Latest News

 

Radiation Use Authorization Program goes paperless

EH&S’s Radiation Safety team recently celebrated its paperless Radiation Use Authorization (RUA) program by sending 12 banker’s boxes full of active files off for secure records destruction. 

This transition to a paperless program was part of a TAP Initiative effort to streamline the RUA approval process. With the transition to a digital record, a paper record is no longer needed, so those 12 boxes of files will go to records destruction instead records retention.

 
 

Dry ice is common, yet hazardous

A Tacoma woman died from asphyxiation and her daughter-in-law is in critical condition after riding in a car with containers of dry ice. Even at normal room temperatures, dry ice will warm and release carbon dioxide gas, which can displace the oxygen inside a small, enclosed space. 

Dry ice is commonly used in UW research. Its properties allow for rapid cooling of materials, but also pose unique worker safety hazards.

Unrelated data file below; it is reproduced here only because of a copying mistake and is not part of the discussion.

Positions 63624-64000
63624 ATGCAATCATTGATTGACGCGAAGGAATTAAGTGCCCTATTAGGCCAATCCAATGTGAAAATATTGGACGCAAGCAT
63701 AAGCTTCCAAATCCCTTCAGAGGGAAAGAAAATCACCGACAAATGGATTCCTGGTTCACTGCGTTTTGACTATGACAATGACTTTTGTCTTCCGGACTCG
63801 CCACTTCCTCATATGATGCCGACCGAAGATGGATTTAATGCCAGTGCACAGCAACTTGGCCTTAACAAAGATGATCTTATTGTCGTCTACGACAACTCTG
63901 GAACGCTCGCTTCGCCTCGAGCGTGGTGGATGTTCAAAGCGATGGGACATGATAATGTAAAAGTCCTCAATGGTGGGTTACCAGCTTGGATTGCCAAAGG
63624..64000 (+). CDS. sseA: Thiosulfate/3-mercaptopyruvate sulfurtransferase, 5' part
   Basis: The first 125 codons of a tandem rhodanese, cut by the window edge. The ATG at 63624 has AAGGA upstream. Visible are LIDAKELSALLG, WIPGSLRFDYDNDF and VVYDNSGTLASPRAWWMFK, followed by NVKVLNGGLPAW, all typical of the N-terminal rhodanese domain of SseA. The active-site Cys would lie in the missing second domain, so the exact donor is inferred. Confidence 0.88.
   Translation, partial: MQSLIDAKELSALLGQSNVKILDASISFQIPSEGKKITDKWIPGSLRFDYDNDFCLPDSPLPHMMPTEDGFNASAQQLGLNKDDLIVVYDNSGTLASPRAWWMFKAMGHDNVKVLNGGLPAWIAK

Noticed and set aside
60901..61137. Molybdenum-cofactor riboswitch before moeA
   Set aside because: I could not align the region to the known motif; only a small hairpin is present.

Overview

Do not block campus fire lanes

When 9-1-1 is called on the UW Seattle campus, UW Police and Seattle Fire Department emergency vehicles will use designated fire lanes to get to the scene of the emergency quickly. It is critical that campus fire lanes are kept clear at all times to avoid emergency responders losing time getting to someone who needs help.

 

Report your metallic lead

Lead is a neurotoxin that accumulates in the body and damages the nervous system and causes blood disorders. Faculty, staff and students using metallic lead in a lab, shop or other workspace could be at risk for toxic lead exposure.

All quantities of metallic lead (e.g., metallic lead like bricks, buoy weights, window weights, lead sheeting, or solder) must be recorded in MyChem. MyChem is the UW’s chemical inventory management system and helps maintain our compliance with environmental and occupational health requirements.

 
 

Fall protection tips: Climbing the ladder to safety

Slips, trips, and falls are the second leading cause of injuries to UW employees, and there was an increase in reported incidents from 2016 to 2017. The University of Washington is committed to protecting employees and others from these hazards.

When you are working above 10 feet, using ladders, or walking on a loading dock, be sure to follow the required procedures and safety tips to stay safe.

Fall Protection Work Plan